What is sleet?
Sleet is translucent balls of ice that are frozen raindrops. The most common forms of precipitation are rain, snow, freezing rain, and sleet.
In Wisconsin, precipitation usually begins as ice particles in a cloud. The temperature conditions below the cloud base determine if the precipitation ends up as rain, snow, freezing rain, and sleet. The altitude of the melting line, or the height where the air temperatures are at freezing, determines the type of precipitation. If the freezing line is above the cloud base, than the ice particles will melt as they fall and we will have rain. If the ground is at, or very near freezing, then the precipitation will be snow, as the ice crystals won’t have enough time to melt.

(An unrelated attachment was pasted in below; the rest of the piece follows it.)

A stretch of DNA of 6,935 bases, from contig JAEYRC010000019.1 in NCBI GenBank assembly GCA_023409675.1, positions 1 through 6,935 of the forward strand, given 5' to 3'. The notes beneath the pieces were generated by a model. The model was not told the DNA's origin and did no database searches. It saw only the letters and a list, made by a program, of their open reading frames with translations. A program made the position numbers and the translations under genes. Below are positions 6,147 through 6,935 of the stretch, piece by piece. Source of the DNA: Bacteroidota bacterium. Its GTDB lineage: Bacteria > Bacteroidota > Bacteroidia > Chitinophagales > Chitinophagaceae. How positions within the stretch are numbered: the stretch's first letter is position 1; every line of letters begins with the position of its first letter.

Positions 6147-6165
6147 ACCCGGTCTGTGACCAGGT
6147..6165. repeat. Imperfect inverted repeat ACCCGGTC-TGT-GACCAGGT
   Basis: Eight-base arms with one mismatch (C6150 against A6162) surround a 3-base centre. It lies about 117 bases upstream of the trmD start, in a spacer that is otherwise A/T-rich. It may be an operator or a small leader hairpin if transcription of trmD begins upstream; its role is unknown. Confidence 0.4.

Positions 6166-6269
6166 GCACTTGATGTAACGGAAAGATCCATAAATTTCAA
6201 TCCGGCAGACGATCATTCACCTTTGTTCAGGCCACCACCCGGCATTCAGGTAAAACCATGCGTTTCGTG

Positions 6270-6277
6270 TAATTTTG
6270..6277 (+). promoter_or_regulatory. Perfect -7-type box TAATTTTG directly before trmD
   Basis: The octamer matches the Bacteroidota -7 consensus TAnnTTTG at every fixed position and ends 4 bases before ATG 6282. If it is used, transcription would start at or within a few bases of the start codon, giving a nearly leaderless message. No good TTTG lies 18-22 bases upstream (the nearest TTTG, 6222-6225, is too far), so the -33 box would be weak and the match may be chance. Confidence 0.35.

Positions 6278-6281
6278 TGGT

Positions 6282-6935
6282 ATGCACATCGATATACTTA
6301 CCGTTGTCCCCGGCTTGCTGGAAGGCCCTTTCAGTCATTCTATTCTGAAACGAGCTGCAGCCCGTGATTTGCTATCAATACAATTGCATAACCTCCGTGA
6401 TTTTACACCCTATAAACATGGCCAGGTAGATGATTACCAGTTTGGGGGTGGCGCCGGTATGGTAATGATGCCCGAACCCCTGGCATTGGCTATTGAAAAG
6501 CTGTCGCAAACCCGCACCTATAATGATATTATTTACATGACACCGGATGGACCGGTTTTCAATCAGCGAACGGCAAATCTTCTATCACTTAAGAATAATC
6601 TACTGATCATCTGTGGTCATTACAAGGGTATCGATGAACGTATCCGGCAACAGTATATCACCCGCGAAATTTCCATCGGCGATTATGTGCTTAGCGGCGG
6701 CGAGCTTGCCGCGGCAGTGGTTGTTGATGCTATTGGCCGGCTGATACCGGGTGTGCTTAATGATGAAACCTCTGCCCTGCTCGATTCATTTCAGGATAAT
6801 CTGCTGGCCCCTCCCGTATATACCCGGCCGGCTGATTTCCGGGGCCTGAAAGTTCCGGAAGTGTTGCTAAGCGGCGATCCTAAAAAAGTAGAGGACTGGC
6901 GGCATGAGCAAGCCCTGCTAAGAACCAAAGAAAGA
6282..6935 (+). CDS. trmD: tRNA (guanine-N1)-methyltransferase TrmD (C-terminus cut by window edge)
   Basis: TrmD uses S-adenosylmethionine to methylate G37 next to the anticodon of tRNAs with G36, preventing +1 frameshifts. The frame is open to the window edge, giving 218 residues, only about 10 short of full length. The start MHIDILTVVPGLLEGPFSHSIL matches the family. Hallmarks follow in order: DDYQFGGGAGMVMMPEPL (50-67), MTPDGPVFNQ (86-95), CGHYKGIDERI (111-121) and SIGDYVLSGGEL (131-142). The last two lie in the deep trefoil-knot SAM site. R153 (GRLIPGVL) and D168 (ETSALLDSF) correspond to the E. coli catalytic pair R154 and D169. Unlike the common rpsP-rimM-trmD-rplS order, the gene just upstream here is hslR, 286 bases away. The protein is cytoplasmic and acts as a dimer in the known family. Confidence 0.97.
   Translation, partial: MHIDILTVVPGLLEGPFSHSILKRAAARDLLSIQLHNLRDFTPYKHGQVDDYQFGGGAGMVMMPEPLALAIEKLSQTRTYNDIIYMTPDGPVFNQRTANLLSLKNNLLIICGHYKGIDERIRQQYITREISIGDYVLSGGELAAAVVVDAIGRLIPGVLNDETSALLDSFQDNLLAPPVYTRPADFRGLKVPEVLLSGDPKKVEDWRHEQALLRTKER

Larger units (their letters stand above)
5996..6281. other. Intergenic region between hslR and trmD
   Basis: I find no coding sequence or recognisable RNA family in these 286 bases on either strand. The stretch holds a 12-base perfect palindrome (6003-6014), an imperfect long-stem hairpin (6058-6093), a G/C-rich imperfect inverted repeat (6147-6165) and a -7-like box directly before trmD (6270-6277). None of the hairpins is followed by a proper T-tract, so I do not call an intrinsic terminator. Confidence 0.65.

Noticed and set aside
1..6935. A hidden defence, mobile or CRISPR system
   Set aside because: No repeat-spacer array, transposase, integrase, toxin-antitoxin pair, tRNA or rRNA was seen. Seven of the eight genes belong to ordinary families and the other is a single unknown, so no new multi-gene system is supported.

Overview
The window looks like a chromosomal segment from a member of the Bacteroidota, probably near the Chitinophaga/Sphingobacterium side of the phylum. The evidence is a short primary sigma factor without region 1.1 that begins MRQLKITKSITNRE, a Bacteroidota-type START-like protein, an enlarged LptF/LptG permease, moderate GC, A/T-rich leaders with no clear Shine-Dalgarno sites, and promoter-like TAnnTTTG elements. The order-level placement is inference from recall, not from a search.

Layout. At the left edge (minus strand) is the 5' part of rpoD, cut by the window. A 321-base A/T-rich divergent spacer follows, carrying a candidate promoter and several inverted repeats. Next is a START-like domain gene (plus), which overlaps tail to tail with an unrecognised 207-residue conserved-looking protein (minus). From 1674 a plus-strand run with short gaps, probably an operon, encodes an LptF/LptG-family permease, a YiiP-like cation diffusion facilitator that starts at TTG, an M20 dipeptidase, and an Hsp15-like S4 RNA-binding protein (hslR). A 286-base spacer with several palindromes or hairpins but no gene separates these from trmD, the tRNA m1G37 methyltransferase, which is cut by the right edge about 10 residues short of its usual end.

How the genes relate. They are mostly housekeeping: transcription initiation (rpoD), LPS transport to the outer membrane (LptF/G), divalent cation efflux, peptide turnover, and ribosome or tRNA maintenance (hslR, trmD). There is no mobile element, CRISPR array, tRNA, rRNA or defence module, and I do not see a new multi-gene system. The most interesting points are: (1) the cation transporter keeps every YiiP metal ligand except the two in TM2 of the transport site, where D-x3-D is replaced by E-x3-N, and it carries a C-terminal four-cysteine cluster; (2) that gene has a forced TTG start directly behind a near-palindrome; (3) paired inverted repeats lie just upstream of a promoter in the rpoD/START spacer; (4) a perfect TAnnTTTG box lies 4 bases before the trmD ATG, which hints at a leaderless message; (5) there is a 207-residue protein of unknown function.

In freezing rain and sleet, the melting line is between the ground and the cloud base, and the ground temperature is below freezing. So, the ice crystals melt and become liquid drops with a temperature near freezing.
The main difference between getting freezing rain or sleet is the height of the melting layer and the temperature of the surface. Freezing rain occurs when the liquid drops hit the ground and freeze on contact. Sleet occurs when there is enough time for the liquid drops to refreeze before they hit the ground.
A mixture of rain and snow is not sleet, even though that term is often used in common parlance. A mixture of rain or snow is a term used to describe either wet snow or a mixture of snow and rain.